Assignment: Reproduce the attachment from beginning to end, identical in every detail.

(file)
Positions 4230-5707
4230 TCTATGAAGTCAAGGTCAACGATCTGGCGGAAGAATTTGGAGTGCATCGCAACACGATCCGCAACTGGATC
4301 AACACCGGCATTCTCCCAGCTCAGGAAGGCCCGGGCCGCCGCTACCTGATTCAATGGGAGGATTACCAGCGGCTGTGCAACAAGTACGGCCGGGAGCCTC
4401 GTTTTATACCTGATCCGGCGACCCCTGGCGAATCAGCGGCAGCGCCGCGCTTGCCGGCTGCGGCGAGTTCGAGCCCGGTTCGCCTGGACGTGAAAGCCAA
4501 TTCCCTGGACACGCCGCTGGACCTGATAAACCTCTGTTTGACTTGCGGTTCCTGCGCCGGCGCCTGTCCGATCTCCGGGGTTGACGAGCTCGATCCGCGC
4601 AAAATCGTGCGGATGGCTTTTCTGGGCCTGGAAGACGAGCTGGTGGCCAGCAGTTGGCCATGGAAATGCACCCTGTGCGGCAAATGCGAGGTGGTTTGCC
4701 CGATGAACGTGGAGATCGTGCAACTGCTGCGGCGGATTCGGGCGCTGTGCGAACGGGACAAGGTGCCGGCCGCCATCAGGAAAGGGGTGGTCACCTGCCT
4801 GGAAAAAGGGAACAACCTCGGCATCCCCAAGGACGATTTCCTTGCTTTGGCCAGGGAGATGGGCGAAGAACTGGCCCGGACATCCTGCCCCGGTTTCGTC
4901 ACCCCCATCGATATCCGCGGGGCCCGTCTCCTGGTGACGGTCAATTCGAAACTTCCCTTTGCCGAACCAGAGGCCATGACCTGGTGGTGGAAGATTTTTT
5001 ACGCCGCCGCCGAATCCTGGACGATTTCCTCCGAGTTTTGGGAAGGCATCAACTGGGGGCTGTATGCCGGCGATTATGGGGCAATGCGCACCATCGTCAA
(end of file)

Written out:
Positions 4230-5707
4230 TCTATGAAGTCAAGGTCAACGATCTGGCGGAAGAATTTGGAGTGCATCGCAACACGATCCGCAACTGGATC
4301 AACACCGGCATTCTCCCAGCTCAGGAAGGCCCGGGCCGCCGCTACCTGATTCAATGGGAGGATTACCAGCGGCTGTGCAACAAGTACGGCCGGGAGCCTC
4401 GTTTTATACCTGATCCGGCGACCCCTGGCGAATCAGCGGCAGCGCCGCGCTTGCCGGCTGCGGCGAGTTCGAGCCCGGTTCGCCTGGACGTGAAAGCCAA
4501 TTCCCTGGACACGCCGCTGGACCTGATAAACCTCTGTTTGACTTGCGGTTCCTGCGCCGGCGCCTGTCCGATCTCCGGGGTTGACGAGCTCGATCCGCGC
4601 AAAATCGTGCGGATGGCTTTTCTGGGCCTGGAAGACGAGCTGGTGGCCAGCAGTTGGCCATGGAAATGCACCCTGTGCGGCAAATGCGAGGTGGTTTGCC
4701 CGATGAACGTGGAGATCGTGCAACTGCTGCGGCGGATTCGGGCGCTGTGCGAACGGGACAAGGTGCCGGCCGCCATCAGGAAAGGGGTGGTCACCTGCCT
4801 GGAAAAAGGGAACAACCTCGGCATCCCCAAGGACGATTTCCTTGCTTTGGCCAGGGAGATGGGCGAAGAACTGGCCCGGACATCCTGCCCCGGTTTCGTC
4901 ACCCCCATCGATATCCGCGGGGCCCGTCTCCTGGTGACGGTCAATTCGAAACTTCCCTTTGCCGAACCAGAGGCCATGACCTGGTGGTGGAAGATTTTTT
5001 ACGCCGCCGCCGAATCCTGGACGATTTCCTCCGAGTTTTGGGAAGGCATCAACTGGGGGCTGTATGCCGGCGATTATGGGGCAATGCGCACCATCGTCAA